Patients undergoing hydroxychloroquine (HCQ) therapy may have a stable retinal thickness that begins to thin rapidly after hitting a critical point, according to a study published in Ophthalmology.
Researchers enrolled 301 patients receiving long-term HQC therapy from a single center in the study and monitored retinal thickness values over a 4-year follow-up period. The team identified participants with rapid macular thinning and compared the data with patients with stable macular thickness. The team stratified participants with rapid thinning into 2 groups consisting of patients with conventional optical coherence tomography (OCT) or 10-2 visual field signs of retinal toxicity and individuals without these signs.
Investigators noted that retinal thinning in stable patients (n=219) averaged 0.62±0.45 µm per year, while those with rapid thinning (n=82) experienced a loss of 3.75±1.34 µm per year. Among the patients with rapid thinning, 38 eventually developed signs of HCQ retinal toxicity on conventional OCT or 10-2 visual field. The cumulative retinal thinning in these patients was 25.1±6.2 µm compared with 15.7±4.0 µm in those without toxicity (P <.01).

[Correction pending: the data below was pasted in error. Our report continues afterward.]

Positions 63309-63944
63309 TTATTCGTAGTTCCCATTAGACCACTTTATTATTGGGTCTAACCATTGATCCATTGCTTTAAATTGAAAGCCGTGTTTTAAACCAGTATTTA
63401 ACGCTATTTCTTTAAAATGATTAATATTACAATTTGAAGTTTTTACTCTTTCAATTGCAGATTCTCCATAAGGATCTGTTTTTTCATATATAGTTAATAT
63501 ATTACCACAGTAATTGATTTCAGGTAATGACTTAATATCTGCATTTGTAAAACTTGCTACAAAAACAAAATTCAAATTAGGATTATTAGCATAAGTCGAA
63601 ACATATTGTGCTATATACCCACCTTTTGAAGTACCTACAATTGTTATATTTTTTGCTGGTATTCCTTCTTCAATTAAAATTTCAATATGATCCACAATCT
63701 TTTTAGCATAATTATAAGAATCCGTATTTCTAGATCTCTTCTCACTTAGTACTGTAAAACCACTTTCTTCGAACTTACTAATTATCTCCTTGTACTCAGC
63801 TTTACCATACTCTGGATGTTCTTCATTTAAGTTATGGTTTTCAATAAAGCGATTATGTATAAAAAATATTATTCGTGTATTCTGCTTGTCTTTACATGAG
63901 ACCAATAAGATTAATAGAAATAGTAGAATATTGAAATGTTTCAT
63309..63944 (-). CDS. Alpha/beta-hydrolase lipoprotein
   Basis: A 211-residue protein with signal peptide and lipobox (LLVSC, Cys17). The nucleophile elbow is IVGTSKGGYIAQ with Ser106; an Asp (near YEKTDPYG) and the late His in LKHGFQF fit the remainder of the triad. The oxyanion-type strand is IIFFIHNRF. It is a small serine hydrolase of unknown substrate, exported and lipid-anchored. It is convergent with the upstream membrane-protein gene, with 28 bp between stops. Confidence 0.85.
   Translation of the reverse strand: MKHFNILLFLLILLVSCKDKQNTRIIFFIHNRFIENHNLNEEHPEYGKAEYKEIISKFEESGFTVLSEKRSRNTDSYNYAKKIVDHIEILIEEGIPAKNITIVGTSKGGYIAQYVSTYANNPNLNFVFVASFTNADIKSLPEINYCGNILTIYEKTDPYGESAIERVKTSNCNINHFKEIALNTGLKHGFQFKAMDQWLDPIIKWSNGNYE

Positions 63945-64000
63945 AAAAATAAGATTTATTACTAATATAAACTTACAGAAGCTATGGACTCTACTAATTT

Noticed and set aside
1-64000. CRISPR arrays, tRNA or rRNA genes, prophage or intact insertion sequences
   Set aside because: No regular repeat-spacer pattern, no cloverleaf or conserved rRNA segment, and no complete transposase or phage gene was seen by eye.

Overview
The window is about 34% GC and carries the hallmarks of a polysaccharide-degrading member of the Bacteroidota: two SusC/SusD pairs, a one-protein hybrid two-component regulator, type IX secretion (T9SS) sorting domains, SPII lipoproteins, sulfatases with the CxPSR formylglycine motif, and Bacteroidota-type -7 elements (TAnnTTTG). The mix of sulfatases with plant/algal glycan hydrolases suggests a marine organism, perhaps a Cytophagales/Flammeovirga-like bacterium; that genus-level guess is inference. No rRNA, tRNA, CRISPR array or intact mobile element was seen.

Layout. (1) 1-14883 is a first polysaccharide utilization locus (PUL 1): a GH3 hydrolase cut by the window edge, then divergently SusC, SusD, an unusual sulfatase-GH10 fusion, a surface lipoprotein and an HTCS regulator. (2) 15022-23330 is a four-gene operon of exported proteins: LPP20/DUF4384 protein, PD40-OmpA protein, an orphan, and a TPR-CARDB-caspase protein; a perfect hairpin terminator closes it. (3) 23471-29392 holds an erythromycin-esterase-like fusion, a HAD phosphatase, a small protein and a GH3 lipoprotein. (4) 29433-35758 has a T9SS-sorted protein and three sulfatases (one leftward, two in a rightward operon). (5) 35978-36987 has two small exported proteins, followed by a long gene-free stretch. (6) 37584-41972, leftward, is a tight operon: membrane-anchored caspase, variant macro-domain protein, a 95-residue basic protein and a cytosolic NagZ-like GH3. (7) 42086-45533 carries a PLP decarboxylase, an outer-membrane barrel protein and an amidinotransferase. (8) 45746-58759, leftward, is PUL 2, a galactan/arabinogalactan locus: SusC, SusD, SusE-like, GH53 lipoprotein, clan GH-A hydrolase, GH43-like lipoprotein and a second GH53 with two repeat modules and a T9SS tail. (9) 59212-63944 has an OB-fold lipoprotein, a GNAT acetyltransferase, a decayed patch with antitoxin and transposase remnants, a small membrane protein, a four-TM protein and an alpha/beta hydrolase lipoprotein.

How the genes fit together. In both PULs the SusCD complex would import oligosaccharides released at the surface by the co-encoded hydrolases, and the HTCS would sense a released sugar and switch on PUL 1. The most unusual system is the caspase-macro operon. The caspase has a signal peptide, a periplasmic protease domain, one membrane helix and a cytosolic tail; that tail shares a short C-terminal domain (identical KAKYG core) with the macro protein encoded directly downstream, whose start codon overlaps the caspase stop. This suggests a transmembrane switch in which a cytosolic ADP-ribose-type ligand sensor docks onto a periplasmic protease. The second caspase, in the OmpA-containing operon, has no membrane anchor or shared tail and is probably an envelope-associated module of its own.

“It is important to recognize that by the time conventional OCT and visual field signs of retinopathy are observed, retinal thinning (i.e., toxic structural changes) has already been taking place for several years,” according to the researchers. “Earlier recognition of structural changes in the retina does not necessarily mean a patient must discontinue HCQ, but it gives the patient and prescribing physician an earlier opportunity to adjust dosage, consider alternatives, and assess the risks to vision.”
Study limitations include the absence of baseline thickness data for some patients, non-uniform screening protocols at the testing center, and the use of full retinal thickness measurements instead of outer macular layer thickness measurements.
Melles RB, Marmor MF. Rapid macular thinning is an early indicator of hydroxychloroquine retinal toxicity. Ophthalmol. Published online May 11, 2022. doi:10.1016/ j.ophtha.2022.05.002.